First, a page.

Austin Meyer saw his life's dreams and ambitions intersect at the moment he struck the ball that turned into the game-winning goal for the Stanford men's soccer team Sunday in Berkeley.
A significant portion of those ambitions continue this Sunday when the top-ranked and sixth-seeded Cardinal hosts UC Irvine (15-5-3), a 3-0 winner over UNLV (14-5-3) on Thursday night, in an NCAA second-round match at 5 p.m.
Should the Cardinal women win their second-round match against Arkansas on Friday, they'll play Sunday at Cagan Stadium at 1 p.m.
The youngest of three brothers, Meyer grew up attending California soccer matches with his brother Jordan, "a California Bear through and through," said Austin. He played club soccer for Santa Rosa United, which reached a No. 6 ranking in his final with the club.
He came to Stanford, in part, because of the history of championship play in everything it does.
"When I committed to Stanford, I always dreamed of the big opportunities we have now," he said. "They had just made it to the Sweet Sixteen when I was a senior in high school."
The fifth-year senior, who has a Stanford degree in hand (English) and who is currently working toward a master's degree in journalism ("video"), helped form an improvisation group on campus that has developed into a business.
Meyer's goal was a result of an improvised play that came about because of a feeling he had as the second overtime was beginning.
"Usually I am the deep guy as a midfielder," Meyer said. "I sit behind the front four and my partner, Ty Thompson, goes forward a little bit. By that time I knew UCLA has won and you just don't get those kinds of opportunities often. So I asked Ty to hold for me, that I was going into the box."
Jordan and his parents, Roy and Pamela, were in the stands. Brendan, the other brother, was watching the game on television.
The box was full of defenders and attackers alike. Senior Zach Batteer initiated the play with a backward pass to freshman Corey Baird, who put the ball on Meyer's feet. Meyer drilled the ball along the ground past Cal's goalie and into the net to give Stanford its first Pac-12 title and the first conference crown in 13 years.
Meyer scored his third career goal, all of which have been golden goals.
"It was special to win it like that, on that field where I had watched so many games," Meyer said. "It was such a big moment I let myself enjoy it an extra day before putting it behind me."
Monday was no ordinary day for Meyer. He could not avoid reliving it even had he wanted.
"I've never had so many people coming up to me and congratulating me," he said. "It started when I was biking to school. The cross guard congratulated me. There was a poster, with my picture on it, on the door of one of my classes. It was special."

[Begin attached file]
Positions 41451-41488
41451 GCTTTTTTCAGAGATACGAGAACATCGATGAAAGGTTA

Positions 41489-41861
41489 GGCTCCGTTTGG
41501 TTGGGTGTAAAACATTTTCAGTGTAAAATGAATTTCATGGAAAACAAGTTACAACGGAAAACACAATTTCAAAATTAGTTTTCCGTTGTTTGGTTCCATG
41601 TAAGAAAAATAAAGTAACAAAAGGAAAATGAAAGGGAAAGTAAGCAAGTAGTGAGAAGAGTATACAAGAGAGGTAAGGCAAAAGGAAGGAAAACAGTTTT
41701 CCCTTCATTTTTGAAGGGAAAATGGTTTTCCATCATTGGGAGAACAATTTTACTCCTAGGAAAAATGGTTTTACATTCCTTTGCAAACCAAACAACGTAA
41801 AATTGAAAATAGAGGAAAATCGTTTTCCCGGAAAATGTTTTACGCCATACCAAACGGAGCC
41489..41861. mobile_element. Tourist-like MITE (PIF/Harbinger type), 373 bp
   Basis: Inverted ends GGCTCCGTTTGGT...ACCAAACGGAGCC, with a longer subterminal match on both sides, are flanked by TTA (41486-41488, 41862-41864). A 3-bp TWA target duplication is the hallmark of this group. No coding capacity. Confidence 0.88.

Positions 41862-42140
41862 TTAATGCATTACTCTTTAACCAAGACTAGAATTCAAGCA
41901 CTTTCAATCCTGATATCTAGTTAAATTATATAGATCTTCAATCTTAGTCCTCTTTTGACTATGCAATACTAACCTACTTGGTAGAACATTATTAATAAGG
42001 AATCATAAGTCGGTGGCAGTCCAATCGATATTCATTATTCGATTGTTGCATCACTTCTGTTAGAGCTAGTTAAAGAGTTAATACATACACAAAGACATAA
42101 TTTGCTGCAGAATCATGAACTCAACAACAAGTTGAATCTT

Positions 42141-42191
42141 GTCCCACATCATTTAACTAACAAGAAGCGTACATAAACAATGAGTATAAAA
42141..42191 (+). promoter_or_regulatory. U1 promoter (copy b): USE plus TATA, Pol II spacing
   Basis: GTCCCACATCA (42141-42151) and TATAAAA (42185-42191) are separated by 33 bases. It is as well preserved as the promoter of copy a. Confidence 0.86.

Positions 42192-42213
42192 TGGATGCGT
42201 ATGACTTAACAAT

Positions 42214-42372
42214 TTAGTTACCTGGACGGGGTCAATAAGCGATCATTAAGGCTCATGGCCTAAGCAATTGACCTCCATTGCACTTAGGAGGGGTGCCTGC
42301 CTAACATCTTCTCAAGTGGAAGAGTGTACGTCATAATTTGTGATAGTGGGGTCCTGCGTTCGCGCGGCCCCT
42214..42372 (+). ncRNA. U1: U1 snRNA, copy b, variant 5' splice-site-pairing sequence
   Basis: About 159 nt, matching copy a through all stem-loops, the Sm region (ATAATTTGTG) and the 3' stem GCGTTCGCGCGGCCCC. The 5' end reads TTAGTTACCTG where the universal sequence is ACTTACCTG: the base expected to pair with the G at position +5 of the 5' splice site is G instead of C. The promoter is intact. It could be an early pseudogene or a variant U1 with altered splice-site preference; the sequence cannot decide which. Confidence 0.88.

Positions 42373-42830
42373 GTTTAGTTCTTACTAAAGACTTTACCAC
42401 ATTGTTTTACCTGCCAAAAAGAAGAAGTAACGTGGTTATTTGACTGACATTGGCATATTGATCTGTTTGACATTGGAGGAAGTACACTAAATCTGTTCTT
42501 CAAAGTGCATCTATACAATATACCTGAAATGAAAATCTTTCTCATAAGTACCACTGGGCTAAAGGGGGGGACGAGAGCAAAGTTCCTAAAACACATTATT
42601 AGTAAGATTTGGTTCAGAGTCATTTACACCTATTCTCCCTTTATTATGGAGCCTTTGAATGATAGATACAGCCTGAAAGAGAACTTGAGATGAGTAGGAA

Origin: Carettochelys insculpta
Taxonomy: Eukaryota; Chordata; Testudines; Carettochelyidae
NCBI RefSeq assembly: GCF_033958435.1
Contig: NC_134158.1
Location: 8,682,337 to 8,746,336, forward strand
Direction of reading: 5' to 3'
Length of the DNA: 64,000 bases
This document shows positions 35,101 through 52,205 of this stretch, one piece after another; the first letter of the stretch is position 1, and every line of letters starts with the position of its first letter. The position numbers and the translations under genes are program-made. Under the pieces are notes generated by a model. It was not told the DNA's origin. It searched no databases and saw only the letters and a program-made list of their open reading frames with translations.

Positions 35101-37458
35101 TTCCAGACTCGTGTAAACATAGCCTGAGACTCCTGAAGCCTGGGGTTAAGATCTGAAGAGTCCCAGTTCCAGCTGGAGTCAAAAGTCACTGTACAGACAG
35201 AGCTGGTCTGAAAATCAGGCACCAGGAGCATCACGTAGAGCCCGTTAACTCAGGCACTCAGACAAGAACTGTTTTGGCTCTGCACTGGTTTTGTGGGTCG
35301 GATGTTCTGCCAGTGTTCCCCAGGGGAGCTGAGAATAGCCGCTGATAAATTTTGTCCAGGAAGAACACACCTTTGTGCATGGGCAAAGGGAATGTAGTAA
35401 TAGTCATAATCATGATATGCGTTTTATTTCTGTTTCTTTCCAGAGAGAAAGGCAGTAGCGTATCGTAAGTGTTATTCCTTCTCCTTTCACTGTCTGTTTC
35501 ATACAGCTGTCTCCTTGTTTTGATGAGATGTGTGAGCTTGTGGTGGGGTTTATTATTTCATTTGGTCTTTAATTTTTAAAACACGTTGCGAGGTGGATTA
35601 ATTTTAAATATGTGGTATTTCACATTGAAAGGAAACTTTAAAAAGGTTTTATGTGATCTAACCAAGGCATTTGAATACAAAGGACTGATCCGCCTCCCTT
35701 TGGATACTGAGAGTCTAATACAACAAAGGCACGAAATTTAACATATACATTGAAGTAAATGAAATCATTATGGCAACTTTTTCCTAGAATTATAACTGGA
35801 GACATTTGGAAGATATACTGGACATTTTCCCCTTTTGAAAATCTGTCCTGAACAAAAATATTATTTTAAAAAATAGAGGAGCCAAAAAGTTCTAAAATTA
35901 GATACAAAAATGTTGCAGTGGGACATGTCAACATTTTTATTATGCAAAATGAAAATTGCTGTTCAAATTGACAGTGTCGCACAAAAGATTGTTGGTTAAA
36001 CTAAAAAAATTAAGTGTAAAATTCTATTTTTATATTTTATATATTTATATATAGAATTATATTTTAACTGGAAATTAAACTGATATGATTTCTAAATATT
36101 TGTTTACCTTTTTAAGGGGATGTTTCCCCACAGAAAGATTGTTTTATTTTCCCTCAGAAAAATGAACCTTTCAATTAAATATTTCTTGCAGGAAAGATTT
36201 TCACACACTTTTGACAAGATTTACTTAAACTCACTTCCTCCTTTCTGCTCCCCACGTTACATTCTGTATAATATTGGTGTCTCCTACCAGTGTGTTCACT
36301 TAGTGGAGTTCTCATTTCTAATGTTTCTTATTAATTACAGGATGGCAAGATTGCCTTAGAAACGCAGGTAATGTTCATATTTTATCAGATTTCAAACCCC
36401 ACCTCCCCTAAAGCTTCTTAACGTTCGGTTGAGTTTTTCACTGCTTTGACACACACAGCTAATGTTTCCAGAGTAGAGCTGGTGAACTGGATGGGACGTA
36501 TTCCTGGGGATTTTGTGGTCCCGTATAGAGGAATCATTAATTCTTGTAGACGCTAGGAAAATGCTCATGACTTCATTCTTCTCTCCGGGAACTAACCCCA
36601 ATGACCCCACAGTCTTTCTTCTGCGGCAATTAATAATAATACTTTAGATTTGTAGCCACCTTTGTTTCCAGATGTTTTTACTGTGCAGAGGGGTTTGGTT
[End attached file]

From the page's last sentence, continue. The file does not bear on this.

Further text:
The day was made even more special when the team got to watch Cardinal sophomore Jordan Morris make his first appearance for the U.S. National Team in its 4-1 loss to Ireland in a friendly.
"It was at the beginning of practice and we were all able to gather around a TV," Meyer said. "When we saw the coach giving him instructions, we knew. He made a great pass when he got on the field. He looked good."
Morris, who sent congratulatory messages to the team last Sunday, will be with the Cardinal this Sunday.
"That just adds to the excitement and confidence going forward," Meyer said. "I know he's excited."
Meyer's first two years, however, were anything but exciting.
"We were under .500 and I had seen pretty much nothing of the field," he said. "My confidence in myself and the team took a knock. It was tough to come through and still keep that belief."
Success has bred success, though, and the change in attitude led to the transformation. Last year, Stanford returned to the Sweet Sixteen. This year, perhaps a trip to the Final Four is in the stars.
"We knew coming into the season we had the talent to be one of those top teams," Meyer added. "Coming into the Pac-12, we were very aware that every team was capable of beating every other team. When we lost to Washington we had to stay positive because we knew people beat each other. With four games left, we had our window. The fact we had destiny in our own hands was an opportunity."
Stanford (13-2-3) has not lost since, and could remain at home, where it is 8-0-2 on the year, through the quarterfinals.
The Pac-12 sent five of its six teams to the tournament and San Diego State was no pushover. Washington and UCLA were each ranked No. 1 at one point of the season and Cal was a top 10 team. Oregon State is also ranked.
"We're certainly battle-tested coming out of the conference," Stanford coach Jeremy Gunn said. "We had to compete at the highest level every match."
Morris may be the best known player on a team full of quality, versatile players. He's second on the team with 14 points on four goals and a team-best six assists. Yet, he's one of 13 players with at least one goal, and one of 15 with a point.
Eric Verso has five goals and five assists for 15 points, while Brandon Vincent has a team-high six goals with an assist. Batteer and Baird each have 12 points. Meyer and Bobby Edwards each have nine points.
There are 121 players who have scored more than six goals in Division I play, and 45 with more than six assists. But there is only one team, Syracuse, with a better won-lost-tied percentage and no team has lost fewer than two matches.
Gunn will take team over player any day.
"I'm proud of the results," he said. "I'm more proud that we don't play boring games."